The Dragon is Coming of Age Before Our Eyes

Goran Dragic #1 of the Phoenix Suns drives against Steve Nash #10 of the Los Angeles Lakers on March 18, 2013 at U.S. Airways Center in Phoenix, Arizona.
Photo by Barry Gossage/NBAE via Getty Images
Posted: March 19th, 2013

A long season doesn’t just take its toll on a fanbase. It takes its toll on players too.

One of the players who has taken this season of missed opportunities and misplaced hopes hardest is Suns is point guard Goran Dragic. He wears tough losses on his face while sitting at his locker after games like a boxer wears the scars from previous bouts that have gone the full 12 round while slumped in his corner in the ring.

Despite being a fulltime starter for the first time in his career and posting numbers that many point guards would be envious of, the slender Slovenian with the boyish looks isn’t satisfied. He is the consummate team player and would trade all the personal achievements in for a different outcome for his team on most nights.

It’s why you’d never know he was the highest paid players on the team based on the way he acts. It’s why he lives a modest life and dedicates it to a game that his mother pushed him in the direction of after he suffered a knee injury playing soccer as a child in his homeland.

It’s those selfless sensibilities that make a 99-76 win like the one on Monday night against the Lakers even more satisfying for the people who see Dragic, interact and work with on a regular basis.

As you approach his locker you can feel an ease that isn’t there on nights where the result isn’t as positive for the Purple Gang From Phoenix. When you see him standing there before the throng of media members begin peppering him with questions like a pitching machine on high, you see a smile on his face that feels innocent and cunning all at the same time. A smile that shows just how much a win can mean regardless of the standings or playoff positioning. On other nights that end in less palatable ways, the various digital recorders the reporters hold look like dozens of tiny fingers pointing in accusation but on this night they’re a sign of a job well done.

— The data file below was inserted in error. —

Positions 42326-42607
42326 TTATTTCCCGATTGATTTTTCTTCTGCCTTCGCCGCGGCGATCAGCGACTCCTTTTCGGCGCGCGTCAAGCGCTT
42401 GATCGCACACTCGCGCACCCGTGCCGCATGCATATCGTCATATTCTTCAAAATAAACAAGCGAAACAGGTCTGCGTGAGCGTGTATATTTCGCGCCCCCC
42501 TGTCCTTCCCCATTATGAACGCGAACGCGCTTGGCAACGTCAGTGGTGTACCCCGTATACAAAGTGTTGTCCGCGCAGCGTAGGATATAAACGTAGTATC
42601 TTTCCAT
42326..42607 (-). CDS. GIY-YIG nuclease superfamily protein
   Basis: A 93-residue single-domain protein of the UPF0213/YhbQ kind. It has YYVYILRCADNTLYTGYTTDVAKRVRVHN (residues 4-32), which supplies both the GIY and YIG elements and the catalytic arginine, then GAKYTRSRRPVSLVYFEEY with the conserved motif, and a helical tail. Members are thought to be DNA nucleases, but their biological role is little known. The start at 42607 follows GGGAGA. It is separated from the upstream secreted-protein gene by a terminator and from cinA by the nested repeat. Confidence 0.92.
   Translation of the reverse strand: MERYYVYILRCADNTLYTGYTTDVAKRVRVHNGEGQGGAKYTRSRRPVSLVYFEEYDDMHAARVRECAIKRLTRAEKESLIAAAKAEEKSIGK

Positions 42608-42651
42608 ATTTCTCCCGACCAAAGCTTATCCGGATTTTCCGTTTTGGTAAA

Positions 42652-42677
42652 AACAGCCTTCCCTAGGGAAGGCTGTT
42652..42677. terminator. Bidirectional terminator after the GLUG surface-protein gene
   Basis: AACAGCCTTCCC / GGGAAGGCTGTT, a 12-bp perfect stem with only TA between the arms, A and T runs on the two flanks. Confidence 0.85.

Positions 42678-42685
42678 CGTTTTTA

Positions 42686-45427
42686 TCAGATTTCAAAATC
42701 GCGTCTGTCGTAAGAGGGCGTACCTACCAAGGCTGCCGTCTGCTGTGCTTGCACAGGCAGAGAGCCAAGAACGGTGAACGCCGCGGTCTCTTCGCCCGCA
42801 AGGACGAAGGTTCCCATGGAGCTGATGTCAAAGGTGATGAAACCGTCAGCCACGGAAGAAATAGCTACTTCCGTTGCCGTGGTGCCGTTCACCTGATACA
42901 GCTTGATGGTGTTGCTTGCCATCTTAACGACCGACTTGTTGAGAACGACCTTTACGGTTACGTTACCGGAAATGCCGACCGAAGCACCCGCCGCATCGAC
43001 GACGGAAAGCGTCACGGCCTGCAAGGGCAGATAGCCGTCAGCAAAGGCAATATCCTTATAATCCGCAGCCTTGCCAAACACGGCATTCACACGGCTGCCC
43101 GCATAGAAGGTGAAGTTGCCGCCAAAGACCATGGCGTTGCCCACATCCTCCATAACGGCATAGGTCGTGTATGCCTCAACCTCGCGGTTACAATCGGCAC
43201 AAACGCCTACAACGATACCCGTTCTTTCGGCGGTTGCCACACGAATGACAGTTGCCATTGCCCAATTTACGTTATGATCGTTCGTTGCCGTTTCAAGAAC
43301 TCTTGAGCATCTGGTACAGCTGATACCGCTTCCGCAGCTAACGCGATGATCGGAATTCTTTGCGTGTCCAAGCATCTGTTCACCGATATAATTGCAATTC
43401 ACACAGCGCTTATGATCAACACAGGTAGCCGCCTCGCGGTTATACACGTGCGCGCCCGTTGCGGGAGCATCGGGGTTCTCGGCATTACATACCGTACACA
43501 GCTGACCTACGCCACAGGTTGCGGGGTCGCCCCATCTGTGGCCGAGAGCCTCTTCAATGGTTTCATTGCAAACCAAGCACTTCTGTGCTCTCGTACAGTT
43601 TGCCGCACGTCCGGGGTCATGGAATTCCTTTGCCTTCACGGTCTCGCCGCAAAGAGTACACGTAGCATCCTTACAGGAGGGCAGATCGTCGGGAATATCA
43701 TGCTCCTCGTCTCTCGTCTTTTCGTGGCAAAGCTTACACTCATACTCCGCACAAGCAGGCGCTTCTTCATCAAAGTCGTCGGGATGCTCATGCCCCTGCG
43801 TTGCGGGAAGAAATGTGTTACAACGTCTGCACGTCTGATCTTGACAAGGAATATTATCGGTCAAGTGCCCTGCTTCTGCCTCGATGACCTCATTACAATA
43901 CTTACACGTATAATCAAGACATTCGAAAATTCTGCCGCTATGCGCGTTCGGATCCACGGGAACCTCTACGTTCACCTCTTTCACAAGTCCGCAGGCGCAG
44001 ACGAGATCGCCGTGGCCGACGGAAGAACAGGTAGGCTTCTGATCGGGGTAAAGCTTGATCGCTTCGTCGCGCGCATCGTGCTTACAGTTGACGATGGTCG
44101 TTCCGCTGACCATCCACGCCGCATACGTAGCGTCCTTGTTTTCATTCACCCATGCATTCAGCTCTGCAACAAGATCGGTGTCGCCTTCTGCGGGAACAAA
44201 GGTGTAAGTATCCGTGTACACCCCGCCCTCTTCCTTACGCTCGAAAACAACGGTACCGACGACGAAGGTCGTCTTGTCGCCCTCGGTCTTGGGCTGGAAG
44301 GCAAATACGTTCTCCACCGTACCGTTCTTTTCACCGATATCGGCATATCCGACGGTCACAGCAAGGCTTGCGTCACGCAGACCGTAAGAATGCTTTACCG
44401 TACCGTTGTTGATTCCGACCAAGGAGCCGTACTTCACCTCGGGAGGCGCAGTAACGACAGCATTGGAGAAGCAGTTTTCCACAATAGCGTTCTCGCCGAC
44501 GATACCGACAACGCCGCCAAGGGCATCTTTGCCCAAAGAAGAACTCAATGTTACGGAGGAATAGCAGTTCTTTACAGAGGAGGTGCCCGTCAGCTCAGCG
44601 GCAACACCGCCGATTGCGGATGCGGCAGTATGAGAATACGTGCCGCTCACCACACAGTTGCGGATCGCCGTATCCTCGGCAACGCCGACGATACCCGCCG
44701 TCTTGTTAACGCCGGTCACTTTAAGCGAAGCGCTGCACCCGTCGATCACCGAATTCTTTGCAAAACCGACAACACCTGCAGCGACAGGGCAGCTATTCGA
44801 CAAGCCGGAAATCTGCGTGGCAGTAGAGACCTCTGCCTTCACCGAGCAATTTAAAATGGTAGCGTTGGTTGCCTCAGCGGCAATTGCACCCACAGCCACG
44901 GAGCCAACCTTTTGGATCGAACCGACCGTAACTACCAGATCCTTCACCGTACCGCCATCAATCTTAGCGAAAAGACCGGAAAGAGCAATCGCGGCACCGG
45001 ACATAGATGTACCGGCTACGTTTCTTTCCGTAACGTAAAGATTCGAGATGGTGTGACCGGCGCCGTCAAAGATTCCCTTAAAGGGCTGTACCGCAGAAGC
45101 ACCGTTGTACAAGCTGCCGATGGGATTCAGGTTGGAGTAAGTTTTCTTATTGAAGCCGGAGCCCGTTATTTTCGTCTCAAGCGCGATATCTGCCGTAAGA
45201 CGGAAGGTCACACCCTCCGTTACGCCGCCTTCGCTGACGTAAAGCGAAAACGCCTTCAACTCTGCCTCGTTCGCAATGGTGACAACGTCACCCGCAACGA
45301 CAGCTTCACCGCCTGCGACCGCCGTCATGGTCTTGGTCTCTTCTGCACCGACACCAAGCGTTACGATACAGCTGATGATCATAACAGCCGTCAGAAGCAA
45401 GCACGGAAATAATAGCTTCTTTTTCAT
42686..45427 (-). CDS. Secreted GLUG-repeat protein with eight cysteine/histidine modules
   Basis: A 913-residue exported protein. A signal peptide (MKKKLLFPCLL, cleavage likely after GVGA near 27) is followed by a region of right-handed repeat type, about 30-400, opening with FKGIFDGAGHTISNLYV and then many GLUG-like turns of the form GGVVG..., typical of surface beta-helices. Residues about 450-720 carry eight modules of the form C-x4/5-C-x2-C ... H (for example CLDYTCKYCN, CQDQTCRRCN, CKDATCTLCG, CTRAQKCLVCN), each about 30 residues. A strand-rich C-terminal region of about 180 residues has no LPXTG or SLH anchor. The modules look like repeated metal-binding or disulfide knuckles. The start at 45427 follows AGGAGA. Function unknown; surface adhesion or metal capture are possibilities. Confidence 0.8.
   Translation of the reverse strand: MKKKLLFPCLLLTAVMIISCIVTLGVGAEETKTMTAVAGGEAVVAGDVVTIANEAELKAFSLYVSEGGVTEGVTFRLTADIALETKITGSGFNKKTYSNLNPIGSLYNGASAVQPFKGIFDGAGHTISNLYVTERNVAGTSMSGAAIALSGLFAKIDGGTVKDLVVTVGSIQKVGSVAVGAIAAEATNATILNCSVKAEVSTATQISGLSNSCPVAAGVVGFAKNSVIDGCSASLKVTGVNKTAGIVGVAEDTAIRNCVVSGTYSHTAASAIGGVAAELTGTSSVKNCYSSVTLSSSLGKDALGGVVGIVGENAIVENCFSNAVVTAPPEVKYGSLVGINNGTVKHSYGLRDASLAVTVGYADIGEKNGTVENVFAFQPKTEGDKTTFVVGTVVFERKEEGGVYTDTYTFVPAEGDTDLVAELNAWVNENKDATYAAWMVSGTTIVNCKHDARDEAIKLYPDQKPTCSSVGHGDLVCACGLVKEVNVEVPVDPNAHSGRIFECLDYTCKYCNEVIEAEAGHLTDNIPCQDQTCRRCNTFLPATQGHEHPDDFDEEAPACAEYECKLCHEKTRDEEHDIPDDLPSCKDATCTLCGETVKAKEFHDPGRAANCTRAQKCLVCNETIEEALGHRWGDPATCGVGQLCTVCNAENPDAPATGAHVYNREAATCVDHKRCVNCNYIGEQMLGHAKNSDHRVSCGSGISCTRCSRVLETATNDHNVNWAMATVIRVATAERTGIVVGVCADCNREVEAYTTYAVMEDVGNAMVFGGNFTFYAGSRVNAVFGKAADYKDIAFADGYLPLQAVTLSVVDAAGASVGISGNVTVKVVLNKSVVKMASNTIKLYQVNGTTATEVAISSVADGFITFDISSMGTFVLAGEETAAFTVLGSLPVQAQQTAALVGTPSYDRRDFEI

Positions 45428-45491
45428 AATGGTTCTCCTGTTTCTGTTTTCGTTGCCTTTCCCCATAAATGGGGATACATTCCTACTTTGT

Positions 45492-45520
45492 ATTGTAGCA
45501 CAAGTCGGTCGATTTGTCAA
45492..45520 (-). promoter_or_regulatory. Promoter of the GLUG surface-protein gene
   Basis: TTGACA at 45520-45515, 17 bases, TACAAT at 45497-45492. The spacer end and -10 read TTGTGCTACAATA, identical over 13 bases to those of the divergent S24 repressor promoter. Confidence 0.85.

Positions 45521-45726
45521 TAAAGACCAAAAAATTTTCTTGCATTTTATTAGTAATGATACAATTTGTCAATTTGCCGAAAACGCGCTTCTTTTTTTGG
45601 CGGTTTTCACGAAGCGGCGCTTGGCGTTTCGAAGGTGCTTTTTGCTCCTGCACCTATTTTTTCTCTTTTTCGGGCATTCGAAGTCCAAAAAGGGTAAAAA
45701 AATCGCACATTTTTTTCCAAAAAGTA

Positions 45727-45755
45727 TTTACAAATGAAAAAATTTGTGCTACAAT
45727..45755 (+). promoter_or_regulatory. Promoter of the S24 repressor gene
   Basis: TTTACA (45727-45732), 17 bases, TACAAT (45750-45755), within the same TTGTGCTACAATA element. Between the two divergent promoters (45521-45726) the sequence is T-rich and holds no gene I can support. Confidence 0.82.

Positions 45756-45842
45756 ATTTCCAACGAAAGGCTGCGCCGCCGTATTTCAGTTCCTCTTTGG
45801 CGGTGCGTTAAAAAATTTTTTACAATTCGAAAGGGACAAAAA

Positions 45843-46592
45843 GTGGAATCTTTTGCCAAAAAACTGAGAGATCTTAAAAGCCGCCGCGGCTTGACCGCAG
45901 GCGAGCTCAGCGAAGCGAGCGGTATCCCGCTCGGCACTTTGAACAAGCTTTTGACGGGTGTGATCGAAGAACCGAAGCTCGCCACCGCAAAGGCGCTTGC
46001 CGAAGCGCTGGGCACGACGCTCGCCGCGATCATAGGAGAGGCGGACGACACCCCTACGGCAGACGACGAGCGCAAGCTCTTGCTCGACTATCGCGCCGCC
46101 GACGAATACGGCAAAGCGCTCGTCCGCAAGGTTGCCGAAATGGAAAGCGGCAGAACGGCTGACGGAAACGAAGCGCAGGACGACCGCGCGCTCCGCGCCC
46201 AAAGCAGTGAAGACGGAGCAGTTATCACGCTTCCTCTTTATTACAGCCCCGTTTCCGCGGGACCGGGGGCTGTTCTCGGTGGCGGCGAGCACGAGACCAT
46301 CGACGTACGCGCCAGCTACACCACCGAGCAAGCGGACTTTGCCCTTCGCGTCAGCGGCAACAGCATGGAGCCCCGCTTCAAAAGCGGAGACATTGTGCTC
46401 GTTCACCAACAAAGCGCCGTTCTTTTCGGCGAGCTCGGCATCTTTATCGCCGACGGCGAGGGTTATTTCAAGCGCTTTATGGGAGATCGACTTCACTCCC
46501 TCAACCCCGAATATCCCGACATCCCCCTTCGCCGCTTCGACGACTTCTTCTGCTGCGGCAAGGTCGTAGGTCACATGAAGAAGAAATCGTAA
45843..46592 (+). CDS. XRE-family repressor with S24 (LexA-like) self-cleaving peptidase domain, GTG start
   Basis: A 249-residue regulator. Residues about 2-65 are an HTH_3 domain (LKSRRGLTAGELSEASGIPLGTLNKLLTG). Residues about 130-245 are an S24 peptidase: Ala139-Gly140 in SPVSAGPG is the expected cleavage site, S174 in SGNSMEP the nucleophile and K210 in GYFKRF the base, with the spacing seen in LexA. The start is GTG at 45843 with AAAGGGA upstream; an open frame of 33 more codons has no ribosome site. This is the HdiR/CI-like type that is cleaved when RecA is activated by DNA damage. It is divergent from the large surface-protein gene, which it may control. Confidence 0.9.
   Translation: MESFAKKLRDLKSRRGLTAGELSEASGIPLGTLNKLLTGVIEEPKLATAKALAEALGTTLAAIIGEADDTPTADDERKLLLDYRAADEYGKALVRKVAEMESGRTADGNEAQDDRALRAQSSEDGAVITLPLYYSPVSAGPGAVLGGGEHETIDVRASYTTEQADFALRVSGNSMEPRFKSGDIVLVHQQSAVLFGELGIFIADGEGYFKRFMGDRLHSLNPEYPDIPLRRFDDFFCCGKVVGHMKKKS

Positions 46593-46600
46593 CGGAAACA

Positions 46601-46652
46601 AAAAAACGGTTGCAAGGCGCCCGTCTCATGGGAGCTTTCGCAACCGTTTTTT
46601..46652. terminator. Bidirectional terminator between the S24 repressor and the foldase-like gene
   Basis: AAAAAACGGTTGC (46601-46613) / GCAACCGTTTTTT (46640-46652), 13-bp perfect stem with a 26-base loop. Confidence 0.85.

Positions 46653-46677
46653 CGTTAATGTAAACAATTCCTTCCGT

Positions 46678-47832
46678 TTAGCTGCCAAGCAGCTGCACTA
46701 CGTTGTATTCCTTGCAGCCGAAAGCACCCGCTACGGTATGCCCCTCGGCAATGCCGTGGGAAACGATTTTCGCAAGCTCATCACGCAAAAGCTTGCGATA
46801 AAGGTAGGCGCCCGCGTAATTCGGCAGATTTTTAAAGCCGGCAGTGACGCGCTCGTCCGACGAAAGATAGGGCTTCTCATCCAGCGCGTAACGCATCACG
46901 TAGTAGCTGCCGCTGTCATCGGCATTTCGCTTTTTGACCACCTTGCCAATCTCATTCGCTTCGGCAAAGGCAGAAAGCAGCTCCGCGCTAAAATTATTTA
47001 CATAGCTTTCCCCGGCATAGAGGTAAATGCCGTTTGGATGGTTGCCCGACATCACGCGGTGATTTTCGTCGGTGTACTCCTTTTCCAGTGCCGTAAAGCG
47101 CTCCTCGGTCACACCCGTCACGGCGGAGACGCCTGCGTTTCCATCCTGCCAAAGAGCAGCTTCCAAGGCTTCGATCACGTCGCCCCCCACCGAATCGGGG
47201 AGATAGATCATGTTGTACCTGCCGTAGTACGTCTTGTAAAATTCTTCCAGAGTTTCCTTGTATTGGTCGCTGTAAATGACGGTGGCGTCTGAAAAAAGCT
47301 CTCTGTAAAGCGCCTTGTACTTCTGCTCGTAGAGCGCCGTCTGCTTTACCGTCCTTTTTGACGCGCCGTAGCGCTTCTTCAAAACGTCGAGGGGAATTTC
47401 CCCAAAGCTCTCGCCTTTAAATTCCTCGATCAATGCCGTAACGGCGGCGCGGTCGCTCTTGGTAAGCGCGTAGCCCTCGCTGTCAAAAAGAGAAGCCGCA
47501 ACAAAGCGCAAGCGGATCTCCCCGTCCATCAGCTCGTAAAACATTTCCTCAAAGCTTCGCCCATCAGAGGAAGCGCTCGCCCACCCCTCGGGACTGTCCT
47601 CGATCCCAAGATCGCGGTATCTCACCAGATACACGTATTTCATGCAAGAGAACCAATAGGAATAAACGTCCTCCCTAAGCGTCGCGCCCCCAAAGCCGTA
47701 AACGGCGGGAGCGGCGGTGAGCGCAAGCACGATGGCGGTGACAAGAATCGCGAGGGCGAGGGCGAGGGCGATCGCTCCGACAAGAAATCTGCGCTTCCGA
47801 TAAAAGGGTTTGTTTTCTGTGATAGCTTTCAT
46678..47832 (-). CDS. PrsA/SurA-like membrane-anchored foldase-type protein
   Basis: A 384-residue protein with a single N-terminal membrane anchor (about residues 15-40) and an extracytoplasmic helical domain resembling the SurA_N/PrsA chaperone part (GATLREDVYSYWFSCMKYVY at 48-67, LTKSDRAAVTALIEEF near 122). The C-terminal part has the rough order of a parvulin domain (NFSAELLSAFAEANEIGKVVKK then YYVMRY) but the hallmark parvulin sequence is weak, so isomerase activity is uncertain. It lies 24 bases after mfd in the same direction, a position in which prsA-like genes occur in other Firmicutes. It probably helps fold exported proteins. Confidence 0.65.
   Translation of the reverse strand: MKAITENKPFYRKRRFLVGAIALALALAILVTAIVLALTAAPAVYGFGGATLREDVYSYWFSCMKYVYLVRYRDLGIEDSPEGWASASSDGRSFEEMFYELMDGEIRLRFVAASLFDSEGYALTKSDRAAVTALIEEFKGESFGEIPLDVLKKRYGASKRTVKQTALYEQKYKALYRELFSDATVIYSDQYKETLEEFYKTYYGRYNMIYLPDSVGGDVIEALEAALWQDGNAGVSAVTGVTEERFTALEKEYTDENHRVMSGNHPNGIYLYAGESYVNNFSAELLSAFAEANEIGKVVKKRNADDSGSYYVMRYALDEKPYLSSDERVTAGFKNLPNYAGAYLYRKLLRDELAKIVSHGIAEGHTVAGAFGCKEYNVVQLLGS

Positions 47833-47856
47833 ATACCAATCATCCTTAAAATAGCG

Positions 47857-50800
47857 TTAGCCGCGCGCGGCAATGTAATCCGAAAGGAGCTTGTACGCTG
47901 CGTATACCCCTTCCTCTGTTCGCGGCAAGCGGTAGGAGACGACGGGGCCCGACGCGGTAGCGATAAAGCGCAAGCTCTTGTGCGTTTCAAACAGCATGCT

Just don’t expect the modest Dragic to take much credit despite a 12 point, 10 assist, four rebound, two block and two steal effort where his hustle and court vision helped fueled his teammates.

“It’s great,” he said. “ It brings old memories back from the playoffs against them and it’s always nice to win against the Lakers. They have a lot of good players; and especially this season when we have struggled so much, we need every win we can get. Tonight we played really well. We played together – six guys scored more than ten points. Everybody was involved.”

On a journey that has seen Dragic play the role of yo-yo being in Phoenix, sent away and called back again, he has had his fair share of ups and downs. None have seemed more challenging than losing. But as it’s been said before, "We learn almost nothing in victory, but we learn much in defeat."

Dragic is learning what kind of point guard and leader he can become. His learning process has been a long one this season but he put his new skills on display against his former mentor Steve Nash and the Lakers.

At one point during the game he threaded the needle with more adeptness than a professional seamstress as he threw a pass from roughly halfcourt between Nash’s legs to a cutting Jared Dudley for the bucket. In every great journey there is a coming of age moment where the main character sees what he or she is meant to be. In Dragic’s long season, that pass was his moment.

For a mid March game with very little meaning for a team fighting for the number of ping pong balls they’ll have rather than the number they’ll have next to their playoff seeding, the play felt special. It electrified the crowd in a way very few things this season had before.

The moment felt almost like the scene in the classic show Kung Fu where the master says to his apprentice “When you can take the pebble from my hand, it will be time for you to leave.” Dragic snatched the pebble thus completing his apprenticeship.

While one win won’t heal the marks the previous 45 losses have left, it does remind someone like Dragic why he plays the game. His smile, on and off the court, remind us why we love it.

A long season takes its toll on everyone, but sometimes it is the small moments of sunshine that make that make everyone realize the darkness won’t last forever.